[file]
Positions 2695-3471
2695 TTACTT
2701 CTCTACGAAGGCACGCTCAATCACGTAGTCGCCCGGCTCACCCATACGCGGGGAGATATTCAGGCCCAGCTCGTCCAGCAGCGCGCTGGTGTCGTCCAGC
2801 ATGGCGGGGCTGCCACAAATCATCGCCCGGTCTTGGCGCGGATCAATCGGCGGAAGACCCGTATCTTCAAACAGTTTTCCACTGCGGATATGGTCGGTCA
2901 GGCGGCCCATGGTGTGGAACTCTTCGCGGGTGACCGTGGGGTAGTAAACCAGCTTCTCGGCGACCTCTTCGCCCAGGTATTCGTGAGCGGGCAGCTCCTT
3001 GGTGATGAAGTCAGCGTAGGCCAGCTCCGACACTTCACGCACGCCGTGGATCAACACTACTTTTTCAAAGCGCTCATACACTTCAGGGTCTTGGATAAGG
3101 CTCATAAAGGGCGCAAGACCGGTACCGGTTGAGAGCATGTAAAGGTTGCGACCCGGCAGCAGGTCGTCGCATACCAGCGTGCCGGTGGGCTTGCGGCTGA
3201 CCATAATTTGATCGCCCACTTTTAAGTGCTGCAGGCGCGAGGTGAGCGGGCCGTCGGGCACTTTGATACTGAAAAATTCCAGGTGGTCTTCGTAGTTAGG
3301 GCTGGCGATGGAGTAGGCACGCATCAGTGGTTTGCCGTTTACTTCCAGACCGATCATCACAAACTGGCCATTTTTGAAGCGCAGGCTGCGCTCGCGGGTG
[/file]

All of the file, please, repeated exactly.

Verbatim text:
Positions 2695-3471
2695 TTACTT
2701 CTCTACGAAGGCACGCTCAATCACGTAGTCGCCCGGCTCACCCATACGCGGGGAGATATTCAGGCCCAGCTCGTCCAGCAGCGCGCTGGTGTCGTCCAGC
2801 ATGGCGGGGCTGCCACAAATCATCGCCCGGTCTTGGCGCGGATCAATCGGCGGAAGACCCGTATCTTCAAACAGTTTTCCACTGCGGATATGGTCGGTCA
2901 GGCGGCCCATGGTGTGGAACTCTTCGCGGGTGACCGTGGGGTAGTAAACCAGCTTCTCGGCGACCTCTTCGCCCAGGTATTCGTGAGCGGGCAGCTCCTT
3001 GGTGATGAAGTCAGCGTAGGCCAGCTCCGACACTTCACGCACGCCGTGGATCAACACTACTTTTTCAAAGCGCTCATACACTTCAGGGTCTTGGATAAGG
3101 CTCATAAAGGGCGCAAGACCGGTACCGGTTGAGAGCATGTAAAGGTTGCGACCCGGCAGCAGGTCGTCGCATACCAGCGTGCCGGTGGGCTTGCGGCTGA
3201 CCATAATTTGATCGCCCACTTTTAAGTGCTGCAGGCGCGAGGTGAGCGGGCCGTCGGGCACTTTGATACTGAAAAATTCCAGGTGGTCTTCGTAGTTAGG
3301 GCTGGCGATGGAGTAGGCACGCATCAGTGGTTTGCCGTTTACTTCCAGACCGATCATCACAAACTGGCCATTTTTGAAGCGCAGGCTGCGCTCGCGGGTG